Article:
God chose to take my little-child hand and make me His before I was old enough to comprehend the enormity of it. So that I remember no struggle over salvation, only increasing wonder, as I began to understand my need of it, that it was already mine. It has seemed a bit like trickery sometimes: I was inescapably His before I knew what being His actually meant. I signed up to go to heaven, not to be made uncomfortable on earth. Mightn’t it be easier to be a little less entirely His sometimes? His for eternity, certainly, but my own until then, when it is convenient for me, so as to feel less of a stranger in this land where He has called me to be an elect exile.
Being an exile grows tiresome; I’m wanting always to be at home. I have wanted it, I think, ever since I was seven and we moved to Massachusetts. He made me His when I was six. Perhaps I didn’t recognize the home-longing, then, as a part of my exile-hood; I don’t think I knew yet I was an exile, though I remember singing that “this world is not my home” on a Sunday evening at our church in Massachusetts. I learned it as we moved away from Massachusetts, away from Texas, away from Tennessee. However much like home it may begin to feel, this is the world of goodbyes.
In crooked writing on a pink-lined notebook page I wrote about leaving Massachusetts: Moving is hard. You leave your friends. I drew a moving van and two ungainly girls with enormous tears dripping from their faces. In speech bubbles, they say “Goodbye;” they are labeled “Stacy” and “Elizabeth.” The month before we left Texas I cried in my bed at nights, asking God to give me someone I would really miss when I left, someone who would really miss me. And in Tennessee, I began to think that at last this was home. But it wasn’t.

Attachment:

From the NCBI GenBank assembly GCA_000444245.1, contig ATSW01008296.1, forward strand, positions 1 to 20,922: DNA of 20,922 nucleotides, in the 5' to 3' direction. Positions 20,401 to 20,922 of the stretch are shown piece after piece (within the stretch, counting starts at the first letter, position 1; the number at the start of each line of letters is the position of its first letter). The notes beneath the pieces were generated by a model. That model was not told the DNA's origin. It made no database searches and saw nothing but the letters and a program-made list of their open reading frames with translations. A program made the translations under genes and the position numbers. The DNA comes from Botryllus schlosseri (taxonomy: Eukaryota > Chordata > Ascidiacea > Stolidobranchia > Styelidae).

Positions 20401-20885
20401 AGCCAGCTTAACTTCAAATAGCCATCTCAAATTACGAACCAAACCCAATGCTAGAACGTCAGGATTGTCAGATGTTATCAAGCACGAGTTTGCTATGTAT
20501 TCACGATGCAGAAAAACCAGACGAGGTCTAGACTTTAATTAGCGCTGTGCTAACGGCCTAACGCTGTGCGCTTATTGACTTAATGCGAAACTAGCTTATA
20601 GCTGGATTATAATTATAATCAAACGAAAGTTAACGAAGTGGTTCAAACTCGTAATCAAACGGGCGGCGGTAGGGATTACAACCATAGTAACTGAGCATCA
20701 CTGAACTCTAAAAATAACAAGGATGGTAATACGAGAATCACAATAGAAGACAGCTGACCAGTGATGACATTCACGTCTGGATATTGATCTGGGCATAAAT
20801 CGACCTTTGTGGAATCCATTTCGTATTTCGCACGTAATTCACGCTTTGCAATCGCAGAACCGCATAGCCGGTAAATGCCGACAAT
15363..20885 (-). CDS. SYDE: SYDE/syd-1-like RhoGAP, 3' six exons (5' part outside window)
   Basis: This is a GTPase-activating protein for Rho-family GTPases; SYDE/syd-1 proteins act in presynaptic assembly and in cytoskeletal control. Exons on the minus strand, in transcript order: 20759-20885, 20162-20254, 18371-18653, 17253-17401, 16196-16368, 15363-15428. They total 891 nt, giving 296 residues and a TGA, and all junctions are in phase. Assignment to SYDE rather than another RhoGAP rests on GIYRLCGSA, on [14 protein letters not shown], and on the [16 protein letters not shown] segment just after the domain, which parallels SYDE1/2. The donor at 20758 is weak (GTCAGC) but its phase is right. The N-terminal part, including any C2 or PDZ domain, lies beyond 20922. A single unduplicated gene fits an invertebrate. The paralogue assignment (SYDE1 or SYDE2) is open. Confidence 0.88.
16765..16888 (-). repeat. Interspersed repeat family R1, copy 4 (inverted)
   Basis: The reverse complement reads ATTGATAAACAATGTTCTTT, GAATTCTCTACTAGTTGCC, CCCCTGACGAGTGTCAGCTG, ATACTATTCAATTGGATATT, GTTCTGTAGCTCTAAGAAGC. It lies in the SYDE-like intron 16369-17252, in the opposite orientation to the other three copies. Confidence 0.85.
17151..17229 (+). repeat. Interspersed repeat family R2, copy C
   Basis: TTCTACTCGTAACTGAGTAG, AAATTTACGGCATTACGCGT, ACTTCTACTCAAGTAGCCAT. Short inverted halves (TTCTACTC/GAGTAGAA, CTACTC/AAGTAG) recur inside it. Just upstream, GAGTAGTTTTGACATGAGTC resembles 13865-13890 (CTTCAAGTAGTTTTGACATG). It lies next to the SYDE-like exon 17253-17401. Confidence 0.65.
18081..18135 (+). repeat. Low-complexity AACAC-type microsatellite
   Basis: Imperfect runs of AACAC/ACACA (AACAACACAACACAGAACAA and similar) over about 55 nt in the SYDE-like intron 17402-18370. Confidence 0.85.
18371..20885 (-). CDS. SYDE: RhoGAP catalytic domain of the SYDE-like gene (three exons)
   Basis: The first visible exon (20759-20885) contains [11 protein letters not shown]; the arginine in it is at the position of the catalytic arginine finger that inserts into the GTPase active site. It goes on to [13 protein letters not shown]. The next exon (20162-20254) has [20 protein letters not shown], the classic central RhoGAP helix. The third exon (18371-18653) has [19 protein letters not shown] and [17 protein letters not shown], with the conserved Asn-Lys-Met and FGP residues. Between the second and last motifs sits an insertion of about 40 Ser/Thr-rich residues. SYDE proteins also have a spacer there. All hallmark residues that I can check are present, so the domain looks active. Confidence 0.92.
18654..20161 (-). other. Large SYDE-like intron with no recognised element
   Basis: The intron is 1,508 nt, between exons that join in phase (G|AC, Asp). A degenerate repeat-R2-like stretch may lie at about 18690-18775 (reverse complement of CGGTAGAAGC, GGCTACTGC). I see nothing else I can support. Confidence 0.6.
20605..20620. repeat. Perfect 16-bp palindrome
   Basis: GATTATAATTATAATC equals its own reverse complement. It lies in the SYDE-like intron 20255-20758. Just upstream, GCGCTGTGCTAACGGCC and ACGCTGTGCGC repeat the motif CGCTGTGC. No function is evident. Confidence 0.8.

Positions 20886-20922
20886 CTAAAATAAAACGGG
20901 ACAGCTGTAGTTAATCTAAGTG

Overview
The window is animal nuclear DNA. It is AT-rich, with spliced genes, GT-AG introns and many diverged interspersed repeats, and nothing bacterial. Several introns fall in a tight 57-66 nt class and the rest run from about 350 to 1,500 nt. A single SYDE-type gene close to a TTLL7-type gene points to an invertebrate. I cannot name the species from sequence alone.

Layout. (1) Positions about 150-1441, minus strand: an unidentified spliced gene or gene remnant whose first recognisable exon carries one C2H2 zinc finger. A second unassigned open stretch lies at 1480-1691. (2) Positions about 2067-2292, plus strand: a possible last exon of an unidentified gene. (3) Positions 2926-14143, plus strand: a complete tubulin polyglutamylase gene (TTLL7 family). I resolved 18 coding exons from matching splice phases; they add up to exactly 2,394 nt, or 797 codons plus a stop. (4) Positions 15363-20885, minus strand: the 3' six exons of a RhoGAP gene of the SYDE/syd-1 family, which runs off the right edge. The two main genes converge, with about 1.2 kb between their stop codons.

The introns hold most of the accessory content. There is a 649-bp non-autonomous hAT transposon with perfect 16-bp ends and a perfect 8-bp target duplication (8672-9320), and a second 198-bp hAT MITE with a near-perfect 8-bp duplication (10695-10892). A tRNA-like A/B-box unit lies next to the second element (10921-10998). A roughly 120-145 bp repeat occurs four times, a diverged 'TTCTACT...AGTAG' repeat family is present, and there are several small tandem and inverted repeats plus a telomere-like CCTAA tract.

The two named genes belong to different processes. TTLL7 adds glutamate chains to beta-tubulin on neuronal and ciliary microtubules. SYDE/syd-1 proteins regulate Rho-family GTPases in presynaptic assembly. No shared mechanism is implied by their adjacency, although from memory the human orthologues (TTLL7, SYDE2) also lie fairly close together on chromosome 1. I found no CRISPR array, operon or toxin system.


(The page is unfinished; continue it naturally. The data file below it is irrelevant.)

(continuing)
No home here; only goodbyes. And this is why those commended in Hebrews 11 made “it clear that they [were] seeking a homeland”: because as a homeland, this is a very poor place. The goodbyes exist here, whether you are an exile or not. Naval orders would have come even if He had not claimed me when I was six; people get new jobs, start internships, go away to school and away from school.
However little I like being a stranger here, I’ve known, always, that I was on my way somewhere else, that I had a homeland. Before I felt its lack, it was mine. I put my little-child hand in His, and He began to lead me before I knew that I would want a hand to hold along the way; I had His promise of a tearless morn before I knew there would be tears. And if sometimes I wish His hold were less tight, His leading more lax, I am like a little child still: willful, ignorant of that which is for my good, and always running back to cry in the arms with which I struggle.
©2015 by Stacy Nott